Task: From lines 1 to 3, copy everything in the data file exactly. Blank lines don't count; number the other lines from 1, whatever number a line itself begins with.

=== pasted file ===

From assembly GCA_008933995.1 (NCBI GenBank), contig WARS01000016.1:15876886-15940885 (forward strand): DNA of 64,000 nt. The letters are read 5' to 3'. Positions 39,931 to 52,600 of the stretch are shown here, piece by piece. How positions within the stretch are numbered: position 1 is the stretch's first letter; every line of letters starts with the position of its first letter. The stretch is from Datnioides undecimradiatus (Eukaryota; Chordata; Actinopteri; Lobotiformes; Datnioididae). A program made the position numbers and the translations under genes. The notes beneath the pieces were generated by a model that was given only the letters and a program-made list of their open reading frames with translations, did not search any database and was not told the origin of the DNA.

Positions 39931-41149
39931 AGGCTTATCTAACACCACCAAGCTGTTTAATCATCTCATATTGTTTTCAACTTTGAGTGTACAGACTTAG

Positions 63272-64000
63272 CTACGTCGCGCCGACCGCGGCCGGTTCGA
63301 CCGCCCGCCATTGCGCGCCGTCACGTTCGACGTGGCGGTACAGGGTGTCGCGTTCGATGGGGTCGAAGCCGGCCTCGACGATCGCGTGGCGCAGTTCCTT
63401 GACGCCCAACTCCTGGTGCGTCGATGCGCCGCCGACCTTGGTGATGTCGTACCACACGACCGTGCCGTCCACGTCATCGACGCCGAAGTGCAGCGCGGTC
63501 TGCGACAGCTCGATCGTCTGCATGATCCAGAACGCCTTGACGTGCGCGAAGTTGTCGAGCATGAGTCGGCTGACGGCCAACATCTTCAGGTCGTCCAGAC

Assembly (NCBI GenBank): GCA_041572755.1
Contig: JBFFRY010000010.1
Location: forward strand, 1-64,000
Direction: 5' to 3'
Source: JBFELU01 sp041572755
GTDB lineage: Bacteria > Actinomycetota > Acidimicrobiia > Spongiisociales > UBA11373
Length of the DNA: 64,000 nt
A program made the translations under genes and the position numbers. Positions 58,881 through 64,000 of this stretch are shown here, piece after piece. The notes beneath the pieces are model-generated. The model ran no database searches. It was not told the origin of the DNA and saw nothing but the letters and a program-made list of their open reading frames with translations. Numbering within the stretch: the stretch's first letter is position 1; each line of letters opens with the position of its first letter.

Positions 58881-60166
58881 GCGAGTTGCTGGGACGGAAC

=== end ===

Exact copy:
From assembly GCA_008933995.1 (NCBI GenBank), contig WARS01000016.1:15876886-15940885 (forward strand): DNA of 64,000 nt. The letters are read 5' to 3'. Positions 39,931 to 52,600 of the stretch are shown here, piece by piece. How positions within the stretch are numbered: position 1 is the stretch's first letter; every line of letters starts with the position of its first letter. The stretch is from Datnioides undecimradiatus (Eukaryota; Chordata; Actinopteri; Lobotiformes; Datnioididae). A program made the position numbers and the translations under genes. The notes beneath the pieces were generated by a model that was given only the letters and a program-made list of their open reading frames with translations, did not search any database and was not told the origin of the DNA.

Positions 39931-41149
39931 AGGCTTATCTAACACCACCAAGCTGTTTAATCATCTCATATTGTTTTCAACTTTGAGTGTACAGACTTAG